Many organisations will be taking on temporary, seasonal workers at this time of year and, while many individuals will just be grateful for the opportunity to earn a bit of extra cash, it’s important for employers to ensure that they don’t treat fixed-term employees unlawfully. Such workers enjoy extensive legal protections, even if these are not well known about.
Most seasonal jobs are very temporary in nature, it’s common for contracts to be given for a fixed-term of around 12 weeks or less. So, employers might be forgiven for thinking that there are no legal issues to think about. However, when it comes to employment rights, fixed-term employees are far from second class citizens. We set out below some of the common myths and misconceptions that exist around the employment of fixed-term employees.
It is not ok to pay seasonal staff working under fixed-term employment contracts less than comparable permanent staff or, to provide fewer or less good benefits, unless this can be justified.
Seasonal employees have legal protection against treatment that is less favourable than a comparable permanent member of staff and may bring a claim in the employment tribunal to enforce such right and recover compensation. A comparator would be someone employed by the same employer, in the same place and doing the same or broadly similar work
This protection applies to all the terms and conditions of their contract not just pay but, other benefits such as holidays, gym membership, private medical insurance and pension rights.
A tribunal will look at things in the round and consider a fixed-term employee’s entire package when deciding whether there has been less favourable treatment. So, for example, if an employer pays seasonal staff a slightly higher hourly rate but does not provide PHI benefits, they may be able to justify this.
Less favourable treatment is not unlawful, if it can be objectively justified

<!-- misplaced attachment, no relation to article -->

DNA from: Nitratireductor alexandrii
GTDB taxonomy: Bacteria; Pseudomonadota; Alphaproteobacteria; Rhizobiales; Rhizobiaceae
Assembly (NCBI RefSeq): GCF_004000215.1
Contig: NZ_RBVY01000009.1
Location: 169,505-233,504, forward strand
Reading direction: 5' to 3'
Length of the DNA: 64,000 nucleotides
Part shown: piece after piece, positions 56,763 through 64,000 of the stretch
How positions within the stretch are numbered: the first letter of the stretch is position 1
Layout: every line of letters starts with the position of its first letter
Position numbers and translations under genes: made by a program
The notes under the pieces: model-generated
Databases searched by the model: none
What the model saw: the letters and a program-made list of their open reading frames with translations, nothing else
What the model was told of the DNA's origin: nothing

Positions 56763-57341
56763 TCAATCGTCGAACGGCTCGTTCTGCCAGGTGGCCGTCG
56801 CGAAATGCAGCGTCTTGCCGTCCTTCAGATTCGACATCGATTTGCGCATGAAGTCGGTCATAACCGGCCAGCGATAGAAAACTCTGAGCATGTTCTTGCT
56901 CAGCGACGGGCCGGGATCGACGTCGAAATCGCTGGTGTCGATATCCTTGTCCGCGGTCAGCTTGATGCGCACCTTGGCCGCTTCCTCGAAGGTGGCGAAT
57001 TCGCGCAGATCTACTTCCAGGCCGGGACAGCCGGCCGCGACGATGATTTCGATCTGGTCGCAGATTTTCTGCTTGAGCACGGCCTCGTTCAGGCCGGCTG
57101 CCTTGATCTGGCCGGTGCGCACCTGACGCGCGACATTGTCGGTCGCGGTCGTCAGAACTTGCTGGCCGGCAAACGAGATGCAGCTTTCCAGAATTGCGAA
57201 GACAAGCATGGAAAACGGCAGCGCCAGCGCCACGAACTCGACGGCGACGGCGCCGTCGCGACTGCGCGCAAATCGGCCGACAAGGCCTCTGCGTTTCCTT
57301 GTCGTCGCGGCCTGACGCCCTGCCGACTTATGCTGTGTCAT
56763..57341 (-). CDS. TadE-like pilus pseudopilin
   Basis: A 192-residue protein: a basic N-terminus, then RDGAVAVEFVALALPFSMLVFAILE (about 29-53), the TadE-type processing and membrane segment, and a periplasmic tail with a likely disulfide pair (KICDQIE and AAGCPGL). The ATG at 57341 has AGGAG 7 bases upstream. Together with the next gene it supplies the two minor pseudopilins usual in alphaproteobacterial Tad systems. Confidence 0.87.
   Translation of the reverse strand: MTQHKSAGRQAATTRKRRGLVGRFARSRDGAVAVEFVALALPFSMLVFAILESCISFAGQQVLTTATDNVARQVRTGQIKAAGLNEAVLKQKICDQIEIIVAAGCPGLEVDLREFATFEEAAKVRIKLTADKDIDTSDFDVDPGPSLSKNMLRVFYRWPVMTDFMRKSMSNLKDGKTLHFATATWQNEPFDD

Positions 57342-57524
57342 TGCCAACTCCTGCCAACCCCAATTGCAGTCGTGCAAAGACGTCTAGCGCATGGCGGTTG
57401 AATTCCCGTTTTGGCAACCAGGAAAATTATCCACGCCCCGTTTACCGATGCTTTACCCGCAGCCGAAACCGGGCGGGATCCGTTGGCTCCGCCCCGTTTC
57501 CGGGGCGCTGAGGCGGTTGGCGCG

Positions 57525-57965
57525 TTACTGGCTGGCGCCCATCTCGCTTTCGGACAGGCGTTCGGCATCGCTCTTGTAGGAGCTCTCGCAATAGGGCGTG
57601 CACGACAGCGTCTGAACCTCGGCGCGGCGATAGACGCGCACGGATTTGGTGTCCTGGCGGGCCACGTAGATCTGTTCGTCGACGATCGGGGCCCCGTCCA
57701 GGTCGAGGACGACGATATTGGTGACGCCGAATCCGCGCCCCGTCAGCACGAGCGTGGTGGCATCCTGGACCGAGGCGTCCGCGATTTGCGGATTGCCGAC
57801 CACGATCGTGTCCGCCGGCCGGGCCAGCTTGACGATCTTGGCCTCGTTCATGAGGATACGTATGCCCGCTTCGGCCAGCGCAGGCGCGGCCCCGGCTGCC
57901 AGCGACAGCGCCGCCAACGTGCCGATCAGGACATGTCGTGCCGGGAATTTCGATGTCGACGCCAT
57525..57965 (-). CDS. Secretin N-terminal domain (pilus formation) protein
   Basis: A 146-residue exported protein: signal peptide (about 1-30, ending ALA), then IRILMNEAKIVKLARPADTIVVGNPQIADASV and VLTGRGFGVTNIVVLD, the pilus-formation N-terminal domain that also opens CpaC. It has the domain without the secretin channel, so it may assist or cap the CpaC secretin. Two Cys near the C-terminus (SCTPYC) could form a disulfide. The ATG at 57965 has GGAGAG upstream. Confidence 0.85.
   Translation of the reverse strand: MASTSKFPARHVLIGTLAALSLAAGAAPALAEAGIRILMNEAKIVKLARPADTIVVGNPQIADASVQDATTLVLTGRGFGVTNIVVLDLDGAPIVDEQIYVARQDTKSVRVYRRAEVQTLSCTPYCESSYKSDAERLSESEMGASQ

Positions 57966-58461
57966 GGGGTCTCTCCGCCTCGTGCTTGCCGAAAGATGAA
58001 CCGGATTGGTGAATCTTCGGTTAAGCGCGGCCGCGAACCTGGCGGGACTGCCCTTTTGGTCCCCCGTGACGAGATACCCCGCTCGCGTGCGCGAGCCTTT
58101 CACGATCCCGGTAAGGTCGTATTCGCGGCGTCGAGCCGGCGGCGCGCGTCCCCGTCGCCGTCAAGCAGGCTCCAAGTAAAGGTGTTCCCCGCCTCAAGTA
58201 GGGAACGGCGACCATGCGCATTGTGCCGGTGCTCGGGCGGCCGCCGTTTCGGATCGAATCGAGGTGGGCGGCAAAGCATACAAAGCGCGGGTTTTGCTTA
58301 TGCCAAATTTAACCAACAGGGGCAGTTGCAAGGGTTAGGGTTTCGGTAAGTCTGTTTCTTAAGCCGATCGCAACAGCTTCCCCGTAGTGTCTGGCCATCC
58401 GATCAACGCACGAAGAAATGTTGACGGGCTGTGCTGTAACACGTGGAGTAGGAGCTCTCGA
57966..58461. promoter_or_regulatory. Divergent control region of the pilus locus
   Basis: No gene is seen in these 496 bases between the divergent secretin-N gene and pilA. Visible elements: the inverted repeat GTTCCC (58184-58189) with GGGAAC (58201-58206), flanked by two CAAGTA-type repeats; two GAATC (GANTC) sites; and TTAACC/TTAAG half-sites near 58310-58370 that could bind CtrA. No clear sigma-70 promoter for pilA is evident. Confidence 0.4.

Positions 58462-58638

An employer can defend a claim of less favourable treatment if it can show that the difference in treatment is “objectively justified”. In summary this means that the employer must show the less favourable treatment was for a good business reason and that it was appropriate in the circumstances i.e. there was no less discriminatory way to achieve the aim.
If a fixed-term employee thinks they are being less favourably treated they can request written reasons for this from their employer
An employer must respond to such a request within 21 days and any statement from the employer is admissible in employment tribunal proceedings. If the employer ignores the request then a tribunal can draw adverse inferences from this in any subsequent case.
Fixed-term employees have enhanced protection against unfair dismissal
A fixed-term employee must not be dismissed or subject to a detriment by their employer just because they attempted to enforce their rights as a fixed-term employee or alleged these were being infringed. Such a dismissal is automatically unfair and a claim can be bought regardless of length of service (usually there is a two year qualifying period for unfair dismissal).
Fixed-term employees have the same protection against discrimination and harassment as other staff and the same immigration rules apply
Just because someone is working as a Christmas temp, they are still subject to the same immigration regime as any other worker, so the same documentation checks should be carried out by an employer. In addition, there is no length of service requirement for bringing discrimination claims so a fixed-term employee will be able to bring a claim in the same way as a permanent worker.
A fixed-term employee becomes permanent after four years
It is not unheard of for seasonal staff to be kept on. Although unlikely, it is worth remembering that after four years continuous employment an employee who was working under a succession of fixed-term contracts would become permanent.
It is worth pointing out that these protections are not just for Christmas! They apply equally to those employees working on fixed-term contracts for any other reason such as those intended to cover maternity leave or long-term absence.